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Brian Korthals/Daily Globe Motorists work to shovel out their stuck vehicles Sunday morning on Oxford Street in Worthington. For more photos from the blizzard, see page A8.

Blizzard bombards region

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WORTHINGTON -- And to think more than a week remains until the official first day of winter.

This just in: The calendar means nothing. Mother Nature, in emphatic fashion, let the region know just that over the weekend.

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With a total of 10 inches of snowfall in Worthington on Saturday, not to mention winds gusting well in excess of 50 mph throughout the day into the wee hours of Sunday morning, the weather outside was frightful, indeed. Blizzard conditions made it difficult for local residents to see much at all in front of them -- and that was within city limits, never mind out in rural areas, where blowing snow consistently wreaks havoc with visibility.

Businesses throughout their region shut their doors Saturday, and traveling was virtually impossible in and around communities throughout the area. Interstate 90 from Albert Lea westward into South Dakota was closed Saturday and didn't reopen until 2:30 p.m. Sunday, with driving advisories still in effect.

Worthington was by no means alone with its plentiful amounts of blowing white powder. Other area snowfall totals, provided by the National Weather Service: Currie, 8 inches; Jeffers, 8 inches; Lakefield, 7 inches; Luverne, 6½ inches; Ocheyedan, Iowa, 9 inches; Pipestone, 6 inches; Rock Rapids, Iowa, 8 inches; and Spirit Lake, Iowa, 7 inches. Sioux Falls recorded 7.6 inches of snow, according to the NWS.

The blowing and drifting snow made road-clearing efforts challenging at times, but Worthington Director of Public Works Jim Laffrenzen said Sunday afternoon that the work was going smoothly.

"We started calling everyone at 1, and we were all out on the street by 2 or 2:30, I guess," said Laffrenzen of how his crew got started very early Sunday. "We're still at it; hopefully by 5 (p.m. Sunday) we'll be wrapped up.

"The biggest problem we've had is cars stuck in the snow," he added. "On Oxford Street, I think they towed 20 cars in a one-block area. There were also some streets in outlying areas that were totally blocked. The only way we could get to them was with a snowblower... and then a V-plow."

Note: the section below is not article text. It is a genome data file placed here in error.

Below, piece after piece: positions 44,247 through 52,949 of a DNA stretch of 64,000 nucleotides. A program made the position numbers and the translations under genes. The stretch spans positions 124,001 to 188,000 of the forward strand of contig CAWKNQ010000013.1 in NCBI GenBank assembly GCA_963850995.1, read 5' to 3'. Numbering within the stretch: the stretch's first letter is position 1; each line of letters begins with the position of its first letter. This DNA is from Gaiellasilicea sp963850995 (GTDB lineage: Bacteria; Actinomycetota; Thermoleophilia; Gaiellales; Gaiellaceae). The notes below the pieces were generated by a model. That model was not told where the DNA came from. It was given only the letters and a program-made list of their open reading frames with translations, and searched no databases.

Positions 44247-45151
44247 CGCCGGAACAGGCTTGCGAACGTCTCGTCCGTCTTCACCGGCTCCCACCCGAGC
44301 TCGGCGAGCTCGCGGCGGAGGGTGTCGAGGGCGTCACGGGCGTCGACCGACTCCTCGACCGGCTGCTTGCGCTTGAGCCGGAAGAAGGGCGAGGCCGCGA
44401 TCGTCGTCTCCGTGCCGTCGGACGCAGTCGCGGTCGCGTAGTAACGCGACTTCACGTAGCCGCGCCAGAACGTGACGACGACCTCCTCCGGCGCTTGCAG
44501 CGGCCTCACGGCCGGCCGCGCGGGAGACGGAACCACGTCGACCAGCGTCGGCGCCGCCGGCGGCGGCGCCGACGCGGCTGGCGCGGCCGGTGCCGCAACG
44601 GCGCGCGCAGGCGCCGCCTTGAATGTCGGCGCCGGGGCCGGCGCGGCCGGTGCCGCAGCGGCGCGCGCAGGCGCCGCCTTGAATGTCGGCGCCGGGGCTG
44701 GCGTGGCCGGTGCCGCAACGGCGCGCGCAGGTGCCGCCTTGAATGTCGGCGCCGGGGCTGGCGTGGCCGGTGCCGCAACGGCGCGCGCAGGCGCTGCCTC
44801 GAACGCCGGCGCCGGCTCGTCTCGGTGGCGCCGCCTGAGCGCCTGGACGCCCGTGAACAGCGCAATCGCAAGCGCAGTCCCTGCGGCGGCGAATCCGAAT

Laffrenzen said he expected city plows back on the streets by 3 a.m. this morning to start clearing snow from the middle of the downtown area's streets.

"We had a lot of people blowing their snow back on the street," Laffrenzen said. "Basically, we're going to have to plow the whole town out again tomorrow."

The Rev. Richard Ricker, pastor at Worthington's First Lutheran Church, could attest to the impassable streets. He said he consulted with Laffrenzen before opting to cancel the 8 a.m., and later the 10 a.m., services Sunday.

"I'm happy we did," Ricker said. "Lo and behold I looked out the window this morning, and until 10 or 10:30 I couldn't have gotten out to go to church if I wanted to."

Unsurprisingly, the nasty weather led to a host of accidents around the region, and plenty of towing needs. Diana Nelson of Mark's Towing & Repair said her business had its line ringing frequently.

"It's been very busy the last couple of days," she said, adding that the business had been backed up due to the number of requests -- approximately 75 to 100 since Saturday morning.

"There have been times like this -- like last year -- but this has been a lot, that's for sure," Nelson said. "There haven't been very many times like this."

Several accidents and stuck vehicles were reported in Worthington and Nobles County (see today's Data report), and while the Minnesota State Patrol hadn't posted any accident reports on its website as of early Sunday evening, one traveler said driving along Minnesota 60 was perilous at best.

"It's been a skating rink since Butterfield," reported Daily Globe features editor Beth Rickers Namanny, who was returning to Worthington Sunday afternoon after a weekend in Minneapolis. "We've been going 15 mph for big stretches. We're going four-wheel drive and we're spinning wheels.

"Seriously, I've never seen it this bad on a state highway; and it's not going to be good either tomorrow (Monday) morning," she continued, noting there was "6-foot drifts on either side of us."

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Ryan McGaughey
I first joined the Daily Globe in April 2001 as sports editor. I later became the news editor in November 2002, and the managing editor in August 2006. I'm originally from New York State, and am married with two children.
(507) 376-7320
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